The two-time Norris Trophy winner (2012, 2015) has established himself as one of the most exciting and dangerous rearguards in the game.
66 — Mario Lemieux
You were expecting Gino Odjick?
67 — Max Pacioretty
It's not the most famous jersey number in NHL history, but that might change if the Max 67 burger introduced this spring in his honor at McDonald's across Quebec takes off.
68 — Jaromir Jagr
The five-time scoring champion chose his number to commemorate the Soviet invasion of his native Czechoslovakia in 1968. He became the fourth player in NHL history to reach the 1,800 point mark with a pair of assists on April 9, 2015.
69 — Andrew Desjardins
Desjardins is one of just two players to wear the number in NHL history. Which is odd because, as Jay Baruchel says in Goon, "it's hilarious!"
70 — Braden Holtby
Holtby is one of just 10 players in history to wear 70 because “that's the number they gave me when I showed up.” He was in net for three shutouts against the Bruins in 2014-15, setting a new NHL mark.
71 — Evgeni Malkin
He wanted to wear 17, but the number was taken by Petr Sykora when he joined the Pens. He's done alright with his backup number, winning a Hart Trophy, two Art Rosses and a Stanley Cup.
72 — Sergei Bobrovsky
The 2013 Vezina Trophy winner says he chose 72 because “I just liked the way the numbers looked on my jersey.” He led Russia to a gold medal at the 2014 World Championship.
73 — Michael Ryder
He's held onto the number given to him in his first training camp in Montreal through his first nine NHL seasons. He scored at least 30 goals in three of those campaigns.
74 — T.J. Oshie
The great Paul Coffey ran out the clock with this number in Boston, but Oshie made 74 his own as a fan favorite with the Blues. A trade to the Caps, where John Carlson wears 74, means a switch to 77 for the 2015-16 season.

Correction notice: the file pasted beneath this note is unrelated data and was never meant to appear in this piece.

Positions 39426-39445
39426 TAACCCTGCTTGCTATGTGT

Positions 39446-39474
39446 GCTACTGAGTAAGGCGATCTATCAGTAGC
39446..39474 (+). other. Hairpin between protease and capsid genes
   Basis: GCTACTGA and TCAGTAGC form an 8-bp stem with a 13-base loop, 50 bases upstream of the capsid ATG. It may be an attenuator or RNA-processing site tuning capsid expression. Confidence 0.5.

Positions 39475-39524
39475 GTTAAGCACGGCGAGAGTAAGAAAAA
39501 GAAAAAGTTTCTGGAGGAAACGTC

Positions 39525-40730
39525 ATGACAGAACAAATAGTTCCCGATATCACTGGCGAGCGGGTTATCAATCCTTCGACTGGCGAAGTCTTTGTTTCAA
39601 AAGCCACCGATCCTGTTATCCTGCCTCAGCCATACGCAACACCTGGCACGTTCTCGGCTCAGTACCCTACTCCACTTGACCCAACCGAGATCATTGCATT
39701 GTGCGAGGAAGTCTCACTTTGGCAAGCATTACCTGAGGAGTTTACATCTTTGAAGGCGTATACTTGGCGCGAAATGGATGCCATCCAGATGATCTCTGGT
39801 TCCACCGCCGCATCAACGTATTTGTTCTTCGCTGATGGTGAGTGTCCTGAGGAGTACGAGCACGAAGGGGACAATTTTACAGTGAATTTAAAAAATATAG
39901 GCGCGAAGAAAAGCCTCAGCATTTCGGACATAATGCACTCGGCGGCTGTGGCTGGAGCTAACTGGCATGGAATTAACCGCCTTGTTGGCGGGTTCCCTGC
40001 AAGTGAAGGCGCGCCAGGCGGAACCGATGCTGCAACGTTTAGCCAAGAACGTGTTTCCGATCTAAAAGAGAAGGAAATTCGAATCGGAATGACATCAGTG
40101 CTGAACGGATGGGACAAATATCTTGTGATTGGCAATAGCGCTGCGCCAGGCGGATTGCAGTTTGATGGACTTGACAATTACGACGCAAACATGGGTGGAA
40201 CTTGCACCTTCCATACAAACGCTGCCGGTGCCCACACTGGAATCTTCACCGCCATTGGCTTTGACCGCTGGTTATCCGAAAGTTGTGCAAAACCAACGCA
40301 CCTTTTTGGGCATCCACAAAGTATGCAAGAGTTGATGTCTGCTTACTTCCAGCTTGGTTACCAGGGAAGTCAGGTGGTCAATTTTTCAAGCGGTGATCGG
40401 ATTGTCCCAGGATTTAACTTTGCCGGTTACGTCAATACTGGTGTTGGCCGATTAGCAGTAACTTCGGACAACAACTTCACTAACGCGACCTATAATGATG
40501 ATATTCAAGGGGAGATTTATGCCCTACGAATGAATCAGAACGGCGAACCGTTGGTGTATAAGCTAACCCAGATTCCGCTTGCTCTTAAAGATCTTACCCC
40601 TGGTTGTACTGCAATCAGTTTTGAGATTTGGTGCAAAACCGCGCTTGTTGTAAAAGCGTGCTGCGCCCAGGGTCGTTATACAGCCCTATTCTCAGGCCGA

75 — Leroy Goldsworthy
Hard to believe the Habs let him wear this way back in 1934-35, but he rewarded them with 20 goals in just 33 games.
76 — P.K. Subban
The 2013 Norris winner and a two-time First Team All-Star says he chose 76 because he wore 6 as a junior and was drafted in 2007 by the Canadiens. Odd logic, but he's made the number his own.
77 — Ray Bourque
The Boston icon and Hall of Famer took 77 to honor Espo. Every player who has worn it since chose it to honor Bourque.
78 — Marc Pouliot
Just seven players have worn this numbers, including a brief turn by Pavel Demitra in his rookie season before a switch to 38. First-round flop Pouliot, who squeezed out 21 goals and 57 points in parts of seven NHL seasons, thus gets the nod over a thin lot.
79 — Andrei Markov
Alexei Yashin had better numbers, but Markov has made a greater impact. He's received Norris consideration in six of his 14 seasons in the league.
80 — Nik Antropov
The 1998 first-rounder (10th overall by Toronto) was in the 25-goal, 60-point neighborhood twice with three teams. A better choice would be Geoff Sanderson, who had six seasons of at least 30 goals, but alas he wore 80 only during a dismal mid-career season in Buffalo.
81 — Marian Hossa
He's only worn it one season with the Red Wings and every season since signing on with the Blackhawks, but three Stanley Cups in six seasons with Chicago and a reputation as one of the best two-way players in the game gives him the edge over Phil Kessel.
82 — Martin Straka
He produced six 20-plus goal seasons, including a high of 35 with the 1998-99 Penguins. Interestingly, Marian Gaborik wore the digits for four games during his rookie season but after too many missed chances he switched back to 10.